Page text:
Beyond Representation: The Underlying Flaws of Asian Portrayal

We all have our go-to film favorites to watch: classic comedies, passionate romances, or gripping thrillers.

We all have our go-to film favorites to watch: classic comedies, passionate romances, or gripping thrillers. Whether it be creating captivating storylines or bringing to life heroic characters, Hollywood does an impressive job of producing films that we can all enjoy. However, despite the immense success of entertainment media, a heavily scrutinized problem is the representation of racial and social minorities in films and TV. Often, when Hollywood produces films incorporating minority actors and characters, the producers' focus is not so much on accurately representing their cultures as much as it is on their presence. This results in misrepresented stereotypes and a confined depiction of culture. Although Hollywood has been making appreciable attempts to diversify its films, we still question the authenticity of these cultural renditions and their true impressions on viewers.

In recent years, racial minorities, more specifically Asians, have gained significant prominence in popular films. Movies such as Crazy Rich Asians, Parasite, and To All the Boys I've Loved Before have received widespread acclaim and popularity. By featuring an Asian cast and leads, these movies break the trend of having minority actors play only minor roles and are influential stepping stones in advancing modern filmmaking. A recent University of California, Los Angeles Hollywood Diversity Report documents that the percentage of lead roles played by people of color as of 2019 is 27.6 percent. Another study from the University of Southern California shows that Asian-American actors with lead roles represent a mere one percent. Although this number is still meager, the industry has indubitably seen immense growth in cultural diversity. By spotlighting minorities, these films hold many possibilities, such as appealing to a larger demographic that boosts box office gross rates.

On paper, it seems as if Hollywood is on track to fully accepting diversity. However, more cultural representation within the industry goes beyond just plastering stereotypical aspects of a minority culture on-screen. As of today, television and film have become one of the most influential methods to disseminate information, reaching diverse audiences. Viewers are influenced by the content they watch and are given insight into the unique and unknown. While film is a powerful tool, the portrayal of foreign cultures on screen are often incomplete and can perpetuate stigmas and stereotypes.

For example, Crazy Rich Asians, a movie that has received great publicity and featured Hollywood's first all-Asian cast in 25 years, brings to perspective many traditional Asian practices that many western communities are unfamiliar with. Yet these customs, as seen in the Mahjong scene or dumpling scene, are rather conventional and predictable. Although they're portraying trivial details in order to maximize cultural authenticity, the producer's emphasis on these scenes actually accentuates the image of stereotypical Asian heritage. Suddenly, a dense and rich culture is compressed into a gambling game and one traditional dish. More shockingly, the movie is set in Singapore, but it disregards ethnic minorities such as Indian, Malay, or Indo-Singaporeans that make up 24 percent of the entire population; the majority of the main characters are Chinese. After acknowledging this disparity, we must further recognize the storyline's emphasis on the leitmotif of class and wealth. Emphasizing the wealth and class disproportion in Singaporean society may, on the contrary, leave negative impressions. While the film gives Asians a voice and allows their cultures to be shared and enjoyed, it is not representative of Singapore. It's simply a westernized rom-com that accentuates the existing stereotype that Asian cultures are racked with disparities; it does not offer new insight into a society that many people are still largely unfamiliar with. Similarly, the Oscar-winning movie Parasite addresses stereotypes concerning South Korean workers in order to cleverly depict capitalism; however, it only reinforces pre-existing negative impressions of the country's wealth imbalance. This is not at all representative of South Korean society. Here, we see that both Parasite and Crazy Rich Asians stray away from cultural authenticity to create a captivating plot that fits the mold of a westernized story.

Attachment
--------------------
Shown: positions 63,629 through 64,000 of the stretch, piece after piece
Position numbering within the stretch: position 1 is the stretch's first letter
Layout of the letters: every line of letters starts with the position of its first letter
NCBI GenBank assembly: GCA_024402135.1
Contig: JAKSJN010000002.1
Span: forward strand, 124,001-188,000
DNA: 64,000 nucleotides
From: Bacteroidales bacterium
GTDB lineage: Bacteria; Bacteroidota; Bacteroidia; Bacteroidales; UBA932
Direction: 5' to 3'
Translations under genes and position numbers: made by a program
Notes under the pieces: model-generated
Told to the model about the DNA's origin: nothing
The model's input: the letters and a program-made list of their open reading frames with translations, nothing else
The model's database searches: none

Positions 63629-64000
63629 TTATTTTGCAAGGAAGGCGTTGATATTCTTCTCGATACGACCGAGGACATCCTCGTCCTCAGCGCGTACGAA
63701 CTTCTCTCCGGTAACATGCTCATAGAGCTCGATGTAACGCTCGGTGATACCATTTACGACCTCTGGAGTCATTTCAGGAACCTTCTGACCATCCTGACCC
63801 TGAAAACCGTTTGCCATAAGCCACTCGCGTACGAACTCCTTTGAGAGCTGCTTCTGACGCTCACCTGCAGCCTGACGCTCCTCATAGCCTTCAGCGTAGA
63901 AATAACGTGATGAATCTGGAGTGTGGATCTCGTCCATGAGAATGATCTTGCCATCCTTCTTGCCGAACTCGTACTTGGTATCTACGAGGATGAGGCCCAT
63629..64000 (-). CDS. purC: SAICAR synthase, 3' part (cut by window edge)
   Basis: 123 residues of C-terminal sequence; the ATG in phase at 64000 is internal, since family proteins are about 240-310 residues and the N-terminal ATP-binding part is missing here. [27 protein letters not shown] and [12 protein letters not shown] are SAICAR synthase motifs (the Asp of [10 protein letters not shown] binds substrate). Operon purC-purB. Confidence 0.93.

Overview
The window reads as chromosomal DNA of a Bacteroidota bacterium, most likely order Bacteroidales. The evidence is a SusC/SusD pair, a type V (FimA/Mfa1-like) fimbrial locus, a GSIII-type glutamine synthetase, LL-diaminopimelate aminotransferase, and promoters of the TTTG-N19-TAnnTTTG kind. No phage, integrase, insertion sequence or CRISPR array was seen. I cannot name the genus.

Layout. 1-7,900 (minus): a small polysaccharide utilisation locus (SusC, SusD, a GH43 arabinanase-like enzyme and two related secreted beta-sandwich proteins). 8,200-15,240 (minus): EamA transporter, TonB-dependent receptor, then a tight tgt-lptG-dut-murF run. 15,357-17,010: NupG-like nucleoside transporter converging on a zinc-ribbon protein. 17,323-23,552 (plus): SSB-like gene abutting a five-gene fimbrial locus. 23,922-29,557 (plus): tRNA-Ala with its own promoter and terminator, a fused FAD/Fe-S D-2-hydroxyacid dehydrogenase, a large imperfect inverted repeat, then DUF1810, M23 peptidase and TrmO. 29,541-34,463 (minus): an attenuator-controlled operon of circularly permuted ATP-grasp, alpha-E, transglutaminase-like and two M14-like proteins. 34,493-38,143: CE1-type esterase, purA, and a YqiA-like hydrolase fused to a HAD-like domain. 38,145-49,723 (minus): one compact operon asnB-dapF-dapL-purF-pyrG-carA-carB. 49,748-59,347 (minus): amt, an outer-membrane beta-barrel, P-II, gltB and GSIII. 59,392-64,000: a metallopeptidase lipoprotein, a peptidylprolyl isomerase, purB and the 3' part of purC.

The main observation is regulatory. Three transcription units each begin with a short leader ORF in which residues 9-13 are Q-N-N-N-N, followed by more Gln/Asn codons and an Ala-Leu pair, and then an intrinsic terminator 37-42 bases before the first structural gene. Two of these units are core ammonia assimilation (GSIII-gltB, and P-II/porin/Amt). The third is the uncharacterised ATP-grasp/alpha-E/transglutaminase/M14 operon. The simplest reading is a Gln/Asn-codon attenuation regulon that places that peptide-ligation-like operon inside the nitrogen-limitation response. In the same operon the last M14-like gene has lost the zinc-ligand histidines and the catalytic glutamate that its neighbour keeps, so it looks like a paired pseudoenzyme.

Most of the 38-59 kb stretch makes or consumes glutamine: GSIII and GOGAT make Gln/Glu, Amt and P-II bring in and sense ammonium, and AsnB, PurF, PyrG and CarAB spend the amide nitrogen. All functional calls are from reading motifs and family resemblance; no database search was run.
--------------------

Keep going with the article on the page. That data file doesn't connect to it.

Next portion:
Although Hollywood has made significant efforts to progress and diversify their productions, there are still many steps that need to be taken to ensure that minority cultures are accurately depicted. Despite the traction and publicity that films like Crazy Rich Asians and Parasite received, they are merely the gateway towards authentic cultural portrayal. To walk through that gate requires Hollywood's continuous integration of not only Asian actors into casts but also different elements of Eastern culture that the outside world is unfamiliar with. Asian representation in films should become a normality and not rare attempts of outside-the-box thinking that reinforce stereotypes. As director Jon M. Chu claims, "It's not a movie, it's a movement." With more productions involving Asian participation, varying movies can respectively hone in on specific aspects of Asian culture, such as language, customs, and art that collectively create an accurate depiction of different countries' traditions. Ultimately, the exceptional but foreign aspects of each culture are things that should be embraced and celebrated through careful renditions and artistic decisions.

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